Honoring the life of an American hero and political maverick: a tribute to John McCain
Christopher J. Schaefer, MA
August 29th 2018
“I have often observed that I am the luckiest person on Earth. I feel that way even now as I prepare for the end of my life. I have loved my life, all of it…Americans never quit, we never surrender, we never hide from history, we make history.” With those heartfelt, poetic words, Arizona senator John McCain bid farewell to a nation he loved and served for more than sixty years. Senator McCain succumbed to glioblastoma, an aggressive, malignant brain tumor, after a lengthy and courageous battle, on Saturday, August 25, 2018, nine years to the day that Senator Ted Kennedy, himself a larger than life figure in the nation’s most deliberative body, died as a result of the same form of brain cancer.
The son and grandson of Navy admirals and himself a Navy captain and Prisoner of War during Vietnam—McCain was shot down over Vietnam, resulting in shattering a leg, two broken bones, and two years of solitary confinement—was an American hero who commands admiration and respect from every God-fearing American. Despite serving more than thirty-five years in Congress, John McCain made it his foremost priority to place country ahead of party; a trait that endeared him to Republicans, Democrats, and unaffiliated voters. Perhaps no elected official in today’s hyper-partisan political environment, one in which vitriol and polemics have replaced civility and policy disagreements, was more revered than Senator John McCain.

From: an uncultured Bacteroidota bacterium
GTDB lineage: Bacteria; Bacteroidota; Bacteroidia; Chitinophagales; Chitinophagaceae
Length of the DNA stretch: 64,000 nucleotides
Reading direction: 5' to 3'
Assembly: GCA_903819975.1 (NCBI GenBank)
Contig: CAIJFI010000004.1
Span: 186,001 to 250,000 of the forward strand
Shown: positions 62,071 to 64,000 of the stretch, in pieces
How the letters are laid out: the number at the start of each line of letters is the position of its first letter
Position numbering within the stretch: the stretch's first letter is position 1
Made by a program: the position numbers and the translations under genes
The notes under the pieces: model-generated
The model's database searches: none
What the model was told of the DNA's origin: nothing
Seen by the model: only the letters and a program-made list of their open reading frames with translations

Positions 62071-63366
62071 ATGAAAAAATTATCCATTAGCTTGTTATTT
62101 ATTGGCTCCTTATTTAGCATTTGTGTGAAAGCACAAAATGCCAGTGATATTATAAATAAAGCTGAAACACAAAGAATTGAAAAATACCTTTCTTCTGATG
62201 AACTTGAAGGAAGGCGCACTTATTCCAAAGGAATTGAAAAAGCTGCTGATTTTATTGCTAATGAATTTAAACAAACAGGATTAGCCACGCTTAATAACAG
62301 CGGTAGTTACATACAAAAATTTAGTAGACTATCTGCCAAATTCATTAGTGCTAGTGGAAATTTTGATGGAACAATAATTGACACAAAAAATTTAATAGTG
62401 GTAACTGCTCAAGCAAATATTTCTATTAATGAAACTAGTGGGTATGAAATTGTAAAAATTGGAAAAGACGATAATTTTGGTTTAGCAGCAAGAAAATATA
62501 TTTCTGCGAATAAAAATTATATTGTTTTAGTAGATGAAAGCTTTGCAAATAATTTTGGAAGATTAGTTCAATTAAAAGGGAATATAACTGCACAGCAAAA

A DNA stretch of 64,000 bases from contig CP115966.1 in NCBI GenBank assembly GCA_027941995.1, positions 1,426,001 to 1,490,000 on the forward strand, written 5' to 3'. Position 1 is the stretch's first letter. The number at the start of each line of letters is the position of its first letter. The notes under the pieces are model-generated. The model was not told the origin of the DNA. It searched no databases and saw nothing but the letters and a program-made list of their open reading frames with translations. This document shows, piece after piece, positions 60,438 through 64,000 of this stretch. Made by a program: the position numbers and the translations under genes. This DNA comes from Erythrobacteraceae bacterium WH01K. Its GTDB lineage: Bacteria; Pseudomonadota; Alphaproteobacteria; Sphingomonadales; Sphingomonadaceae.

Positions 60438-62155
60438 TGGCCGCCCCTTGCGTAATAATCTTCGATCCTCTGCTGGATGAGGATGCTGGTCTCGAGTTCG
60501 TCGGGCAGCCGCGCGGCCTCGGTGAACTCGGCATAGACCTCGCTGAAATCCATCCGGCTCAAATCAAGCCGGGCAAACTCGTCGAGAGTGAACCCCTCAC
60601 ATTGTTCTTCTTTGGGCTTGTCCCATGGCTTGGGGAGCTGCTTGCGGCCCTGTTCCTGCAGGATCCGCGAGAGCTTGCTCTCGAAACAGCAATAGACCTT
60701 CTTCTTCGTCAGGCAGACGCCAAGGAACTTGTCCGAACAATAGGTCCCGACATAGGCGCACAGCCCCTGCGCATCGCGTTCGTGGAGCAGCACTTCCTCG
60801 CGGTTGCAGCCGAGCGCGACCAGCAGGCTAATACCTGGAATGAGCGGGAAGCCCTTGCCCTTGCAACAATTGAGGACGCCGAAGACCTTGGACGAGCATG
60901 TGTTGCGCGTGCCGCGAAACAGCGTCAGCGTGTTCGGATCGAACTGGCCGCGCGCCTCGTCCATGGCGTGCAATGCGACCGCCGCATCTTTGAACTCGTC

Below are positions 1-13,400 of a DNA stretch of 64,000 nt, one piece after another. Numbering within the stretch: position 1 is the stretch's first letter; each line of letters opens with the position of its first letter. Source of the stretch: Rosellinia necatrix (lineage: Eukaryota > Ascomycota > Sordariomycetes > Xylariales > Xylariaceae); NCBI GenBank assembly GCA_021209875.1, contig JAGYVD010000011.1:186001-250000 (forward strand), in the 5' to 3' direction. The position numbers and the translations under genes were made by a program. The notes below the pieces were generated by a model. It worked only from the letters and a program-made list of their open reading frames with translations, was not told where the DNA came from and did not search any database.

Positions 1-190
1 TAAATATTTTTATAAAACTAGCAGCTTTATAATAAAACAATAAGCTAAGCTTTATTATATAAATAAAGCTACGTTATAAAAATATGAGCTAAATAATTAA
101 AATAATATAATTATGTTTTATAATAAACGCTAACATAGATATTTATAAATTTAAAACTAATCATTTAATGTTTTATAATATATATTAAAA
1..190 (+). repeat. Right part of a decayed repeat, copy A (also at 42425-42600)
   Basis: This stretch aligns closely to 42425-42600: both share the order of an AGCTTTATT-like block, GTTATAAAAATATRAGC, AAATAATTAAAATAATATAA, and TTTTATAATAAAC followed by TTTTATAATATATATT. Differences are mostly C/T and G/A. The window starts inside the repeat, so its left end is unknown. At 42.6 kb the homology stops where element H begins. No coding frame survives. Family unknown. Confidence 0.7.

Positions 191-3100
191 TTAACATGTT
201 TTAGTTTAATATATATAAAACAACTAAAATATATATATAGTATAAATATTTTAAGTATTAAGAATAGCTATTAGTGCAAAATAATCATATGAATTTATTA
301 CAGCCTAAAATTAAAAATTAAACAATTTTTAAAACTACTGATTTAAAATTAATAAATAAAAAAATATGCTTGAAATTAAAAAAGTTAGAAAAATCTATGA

A former member of the United States House of Representatives, Senate, and two-time presidential candidate, John Sidney McCain III dedicated his life to a service greater than himself: The United States of America. During his storied political career, McCain championed campaign finance reform, comprehensive immigration reform, bipartisanship, civility, and most importantly, an interventionist foreign policy based on primacy, preemption, prevention, and nation-building. Like his conservative brethren, McCain believed in spreading American values abroad by toppling dictatorial regimes and replacing them with allies of the United States. In fact, amidst the worst economic calamity since the Great Depression, the 2008 financial crisis, McCain remained steadfast in his support for the Global War on Terror, even advocating for a surge of American troops; the war was immensely unpopular and a losing issue for Republican candidates. Senator McCain’s decision to make victory in the Global War on Terrorism at a time when Americans were losing their homes, banks were collapsing, and the economic was dwindling on the precipice of collapse, the crux of his long-shot campaign, was a colossal blunder that contributed to his landslide defeat in the 2008 presidential election. The decision, however, was quintessential McCain: daring, bold, and the handiwork of a political maverick who placed duty, honor, and country ahead of all else.